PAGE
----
What’s the Buzz on Bee movie
All life is supported by pollinators. Pollinators are essential for plant reproduction because they move pollen from one part of the plant to another which helps the plant produce seeds. Bees are one of the most well-known pollinators on the planet, but flies, butterflies, bats, and birds also play an important role in plant reproduction. About 35% of the world’s food and almost 90% of the world’s flowering plants depend on pollinators for reproduction. Apples, cherries, bananas, and even coffee and chocolate depend on pollinators to reproduce and humans in turn depend on those foods to survive.
Did you know that not all bee pollinators are created equal? That fuzzy, black-and-yellow striped bee, also known as the European honey bee, is one of the most common and recognizable. The European honey bee was domesticated in the 17th century, and they can produce enough honey to be commercially harvested. However, as its name suggests, the European honey bee is not native to New York. Native bees may not produce honey, but they are more effective pollinators. Native bees, like the Blue Orchard bee and the Common Eastern Bumblebee are crucial for the production of alfalfa, melons, cranberries, blueberries, soy and sunflowers.
So when it comes to saving the bees, we also need to focus on native bee species. A native species lives and thrives in its natural habitat, while invasive species populate an area that is not their own, often wreaking havoc on the local ecosystem. Many native pollinators, as well as native ecosystems, have been lost through habitat destruction associated with development and climate change. Studies also show that pesticides used in farming may be more detrimental to native bees than honey bees. Ecosystems that support native plants, like the grasslands at Freshkills Park, provide important healthy pollinator habitat.
To bring the outside in, Freshkills staff are revisiting popular movies with Fresh perspectives. This week’s FreshFlick is Bee Movie by Dreamworks bee-cause it demonstrates the importance of bees as pollinators. As we watch this old favorite, we ask ourselves, “Why are pollinators so essential?” and “How can we protect native pollinators?”
Freshkills FreshFlick of the week is Bee Movie
In Bee Movie we meet Barry, a young, idealistic, humanized bee. Barry is fresh out of school and, like many recent graduates, questioning seemingly unshakable social structures. In his beehive, all bees are assigned a specific role, and work together for the overall success of the hive. Knowing that Barry lives in a highly structured colony means that he must be a honey bee or bumblebee, because most wild bee species live in individual nests tunneled in the soil or in tree trunks. Only social bees, like honey bees and bumblebees produce honey. Barry gets the opportunity to join the Pollen Jocks, the foragers, and learns about “Pollen Power.”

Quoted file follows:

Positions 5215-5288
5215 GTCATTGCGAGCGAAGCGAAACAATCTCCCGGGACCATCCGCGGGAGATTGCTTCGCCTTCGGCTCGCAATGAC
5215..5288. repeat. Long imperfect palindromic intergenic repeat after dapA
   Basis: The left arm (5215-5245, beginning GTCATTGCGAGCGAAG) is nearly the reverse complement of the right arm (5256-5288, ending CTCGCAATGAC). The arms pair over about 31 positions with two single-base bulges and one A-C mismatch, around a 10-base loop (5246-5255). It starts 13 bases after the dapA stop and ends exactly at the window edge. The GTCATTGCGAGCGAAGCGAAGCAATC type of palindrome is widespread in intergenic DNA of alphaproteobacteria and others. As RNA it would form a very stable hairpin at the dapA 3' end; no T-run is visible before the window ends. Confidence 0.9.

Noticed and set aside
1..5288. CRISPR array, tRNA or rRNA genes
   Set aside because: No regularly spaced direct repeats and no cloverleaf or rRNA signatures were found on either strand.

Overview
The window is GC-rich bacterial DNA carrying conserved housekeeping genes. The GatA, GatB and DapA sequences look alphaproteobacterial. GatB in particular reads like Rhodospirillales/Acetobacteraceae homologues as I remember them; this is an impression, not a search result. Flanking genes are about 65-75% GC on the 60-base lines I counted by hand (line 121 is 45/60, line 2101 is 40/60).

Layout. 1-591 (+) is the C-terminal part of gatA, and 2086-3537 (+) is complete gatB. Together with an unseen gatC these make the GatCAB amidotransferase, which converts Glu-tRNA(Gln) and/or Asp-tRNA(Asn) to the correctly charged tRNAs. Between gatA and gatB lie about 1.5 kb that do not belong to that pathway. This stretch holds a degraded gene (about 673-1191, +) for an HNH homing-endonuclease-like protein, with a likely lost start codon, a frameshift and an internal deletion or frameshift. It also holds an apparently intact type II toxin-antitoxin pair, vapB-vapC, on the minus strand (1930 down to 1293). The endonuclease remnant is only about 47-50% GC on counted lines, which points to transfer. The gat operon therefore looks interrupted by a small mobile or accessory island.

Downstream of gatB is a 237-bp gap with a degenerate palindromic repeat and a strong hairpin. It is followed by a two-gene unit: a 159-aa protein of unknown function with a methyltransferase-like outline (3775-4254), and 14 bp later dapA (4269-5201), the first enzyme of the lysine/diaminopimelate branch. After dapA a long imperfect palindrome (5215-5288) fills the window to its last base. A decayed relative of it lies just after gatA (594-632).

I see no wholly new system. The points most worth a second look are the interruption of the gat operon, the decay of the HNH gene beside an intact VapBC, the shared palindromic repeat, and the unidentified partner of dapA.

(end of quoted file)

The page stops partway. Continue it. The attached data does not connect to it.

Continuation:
Barry leaves his home in the park and buzzes away on a journey that brings him to managed beehives. There he learns that humans cultivate bees to steal and then sell their honey. When it comes time to harvest, humans blow smoke into the managed beehives to put the bees to sleep so humans can safely remove the honey without getting stung. In a shocking twist of events, Barry gets in touch with his litigious side and successfully sues the humans for their mistreatment of bees. After winning the lawsuit, and their honey back, the bees decide to retire.
That’s when we realize we cannot survive without bees because when the bees retire, the plants die. What follows In Bee Movie, is a hasty and unprobable rescue of flowers in a rose parade which in turn jump-starts pollination and saves the world from ecological collapse. In the real world, we need to support bees and other pollinators by protecting their native habitats from pesticides, development and climate change. The New York City Parks Department has several initiatives to protect pollinator habitat, including planting native plants from the Greenbelt Native Plant Center, growing micro-gardens in Greenstreets and planting pollinator gardens in parks.
National Pollinator Week is just around the corner and starts on June 22, 2020. Planning and planting a pollinator garden is a great way to support bees and other pollinators that are essential for a healthy world.
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Bee Movie provides a fun introduction to the importance of pollinators in the global ecosystem. However, the movie sacrifices ecological complexity while pandering to the idea that all bees produce honey.
We give this FreshFlick a “Bee”, for not crediting native pollinators and their role in pollination, crop production and sustaining habitats. Tune in this Wednesday to learn how plants disperse their seeds after they have been pollinated.
Has Bee Movie made you more curious about bees and pollinators. All week we will be sharing resources across social media bringing attention to native pollination and activities to enjoy at home.
Have a favorite moment or take away from Bee movie or thoughts on native pollinators. Share with us on social media, tagging #FreshkillsUpStream
Interested in exploring native pollinators and bees further?
Videogames are an easy way to pass the time, and they can also bee a learning tool. Check out “Every Bee video game reviewed by accuracy” with honeycomb ratings and links. We recommend, Ha-bee-tat, for introducing lesser known “wild bees” as they try to find their way home. For fun with friends, try Monarchies. It’s an online multiplayer strategy game to create a colony with anatomically correct graphics and semi accurate roles. With over a dozen to choose from, play them all. Let us know which ones you enjoyed.
If you find yourself more of a book worm, or part of a virtual book club, check out these 18 Buzzworthy Bee Books, with recommendations across all reading demographics.